Monthly Brandtech Blend – October 2020

Home Blends & Trends 4 November 2020

What’s been going on in the brandtech ecosystem lately? Google unveiled the new version of Google Analytics and goes on the offensive against e-commerce with YouTube. Samsung is taking on the Connected TV advertising challenge, Facebook’s MRC audit is in progress, and we tested a new AR immersive app for you.

The new version of Google Analytics is out: here’s your cheat sheet

This month, Google announced the launch of the new version of GA, “Google Analytics 4”, replacing the previous “Universal Analytics”, or “GA 3”. The field of webanalytics has changed, and Google is adapting: the focus, which once was about sessions and “last click” attribution, now is all about a user-centric approach and the analysis of user behavior. 

The new paradigm is now centered on events and users under a unified data model, inspired by Firebase and App+Web Beta. Among the main highlights, machine learning takes center stage and enables automatic business insights, mobile and desktop are unified and – last but not least – this new Google Analytics is future-proof, which means it will work in environments without cookies and identifiers.

Learn more on Google’s blog, and read our review on the tea house.

Samsung wants a piece of the pie in Europe’s Connected TV advertising business

The business of Connected TV has been around for a while, but lately, there has been an increase in usage for this kind of device: people are streaming more content or playing games via their CTV, which attracts advertisers. Samsung has consequently taken this opportunity to make its CTV inventory available programmatically for the first time. The company has built a mini walled garden around connected TVs, which gives advertisers exclusive access to inventory when they buy ads from the company’s own DSP. Samsung claims to offer “cookie-free, first-party deterministic, TV-level data” which supposedly makes it very competitive. 

What’s more, the ad spending CTV market is set to double from $7bn to $14bn between 2019 and 2023, which will make the competition fierce, as large media owners in the online video industry like Amazon, Hulu or YouTube will also want their share of the pie.

Read more on Digiday

Facebook’s brand safety audit is underway, but it doesn’t include the newsfeed

The Media Rating Council (MRC) and Facebook have come to an agreement regarding the scope of the firm’s brand safety audit, which won’t yet incorporate Facebook’s newsfeed feature. The social media giant had previously committed to the MRC audit last June, following the “Stop Hate for Profit” advertiser boycott and growing pressure to take action against the spread of fake news and hate speech across the platform. The MRC and Facebook will first work together on an “education process” which will help the MRC comprehend how community standards are currently enforced on the platform. Also, Facebook has agreed alongside YouTube and Twitter on a common set of standards to address harmful content, as part of the Global Alliance for Responsible Media. To be continued…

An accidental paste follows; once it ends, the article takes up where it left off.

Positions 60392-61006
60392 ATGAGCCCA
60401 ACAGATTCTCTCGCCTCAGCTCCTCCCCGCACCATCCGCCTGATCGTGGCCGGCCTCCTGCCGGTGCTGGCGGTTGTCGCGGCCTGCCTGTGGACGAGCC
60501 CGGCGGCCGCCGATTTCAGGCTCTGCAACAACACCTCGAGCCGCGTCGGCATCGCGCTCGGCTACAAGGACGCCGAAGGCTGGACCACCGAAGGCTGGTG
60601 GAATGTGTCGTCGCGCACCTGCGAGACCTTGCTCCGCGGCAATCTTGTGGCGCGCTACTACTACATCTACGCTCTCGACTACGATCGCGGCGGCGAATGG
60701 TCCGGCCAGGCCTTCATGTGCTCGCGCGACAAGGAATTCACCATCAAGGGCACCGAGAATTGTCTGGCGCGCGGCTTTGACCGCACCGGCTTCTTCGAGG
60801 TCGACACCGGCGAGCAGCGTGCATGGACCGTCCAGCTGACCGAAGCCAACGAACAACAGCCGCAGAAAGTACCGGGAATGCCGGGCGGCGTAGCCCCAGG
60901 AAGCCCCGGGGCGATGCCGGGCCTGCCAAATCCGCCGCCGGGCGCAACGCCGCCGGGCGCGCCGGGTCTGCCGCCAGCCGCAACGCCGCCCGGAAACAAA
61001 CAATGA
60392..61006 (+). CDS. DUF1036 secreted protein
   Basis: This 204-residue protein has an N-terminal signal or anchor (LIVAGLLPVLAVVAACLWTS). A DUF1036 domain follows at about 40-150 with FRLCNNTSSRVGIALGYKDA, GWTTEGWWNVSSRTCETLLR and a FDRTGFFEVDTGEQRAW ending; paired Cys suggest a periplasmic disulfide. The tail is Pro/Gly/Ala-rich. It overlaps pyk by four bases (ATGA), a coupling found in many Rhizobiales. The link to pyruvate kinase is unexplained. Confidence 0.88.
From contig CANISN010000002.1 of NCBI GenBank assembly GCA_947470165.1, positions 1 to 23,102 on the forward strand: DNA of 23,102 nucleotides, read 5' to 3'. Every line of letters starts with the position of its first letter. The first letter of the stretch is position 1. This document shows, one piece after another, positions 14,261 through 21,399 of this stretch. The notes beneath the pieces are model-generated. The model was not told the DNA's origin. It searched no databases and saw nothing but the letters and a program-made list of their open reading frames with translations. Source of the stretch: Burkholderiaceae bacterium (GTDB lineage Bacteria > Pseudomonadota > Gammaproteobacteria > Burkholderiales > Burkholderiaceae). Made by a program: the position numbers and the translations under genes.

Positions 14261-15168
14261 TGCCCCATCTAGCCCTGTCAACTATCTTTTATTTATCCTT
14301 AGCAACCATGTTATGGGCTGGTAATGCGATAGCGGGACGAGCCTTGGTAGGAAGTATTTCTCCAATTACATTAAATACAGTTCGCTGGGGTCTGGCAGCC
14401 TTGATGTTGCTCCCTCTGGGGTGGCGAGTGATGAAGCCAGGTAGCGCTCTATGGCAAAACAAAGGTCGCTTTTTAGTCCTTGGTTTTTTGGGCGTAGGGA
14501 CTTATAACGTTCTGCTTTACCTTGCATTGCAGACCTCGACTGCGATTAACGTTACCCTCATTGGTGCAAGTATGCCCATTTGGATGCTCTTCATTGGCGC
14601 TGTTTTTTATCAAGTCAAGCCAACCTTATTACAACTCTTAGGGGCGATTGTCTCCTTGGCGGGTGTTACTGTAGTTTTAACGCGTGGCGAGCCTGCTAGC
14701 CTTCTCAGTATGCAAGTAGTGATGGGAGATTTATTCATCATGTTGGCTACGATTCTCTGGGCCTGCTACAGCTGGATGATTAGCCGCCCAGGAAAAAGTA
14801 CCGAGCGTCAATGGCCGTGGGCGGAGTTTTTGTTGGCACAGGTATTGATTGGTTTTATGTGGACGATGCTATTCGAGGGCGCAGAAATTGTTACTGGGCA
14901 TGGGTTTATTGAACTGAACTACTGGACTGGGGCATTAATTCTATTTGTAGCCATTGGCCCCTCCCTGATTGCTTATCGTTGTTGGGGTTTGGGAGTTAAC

Read more on Digiday.

Google enters the e-commerce race… with YouTube

The Mountain View firm wants to  integrate a large catalog of items which can be purchased directly through YouTube into its video streaming platform. Google has indeed asked creators to use YouTube’s software to tag and track products, directly linking resulting data  with the parent firm’s shopping and analytics tools. These features are currently being tested on a limited number of video channels. The goal is simple: transforming YouTube from advertising giant to a new e-commerce competitor for Amazon or Alibaba. 

Google, which suffered its first ever revenue decline in the second quarter of 2020 because of marketing budget cuts during the pandemic, is taking action to revamp its e-commerce strategy, placing YouTube at center stage. But the idea of shoppable videos is not new: companies like Amazon or Walmart have been trying to crack it for years without significant success, unlike China, where it has really taken off, especially with the ByteDance-owned app Douyin.

Read more on Bloomberg

My Own Assistant: a Black-Mirror-like AR experience you should try!

My Own Assistant (MOA) is a mobile app built around an interactive augmented-reality story set in 2040, where you put your life in the hands of a virtual assistant who knows you by heart, guides and influences you through every decision you have to make, and ultimately helps you earn “citizen points”. 

This 20-minute immersive journey into this Black-Mirror like experience is inspired by a French novel, Les Furtifs by Alain Damasio. So, fiction or future? You be the judge!

To learn more, you can download the app on the App Store or on Google Play.


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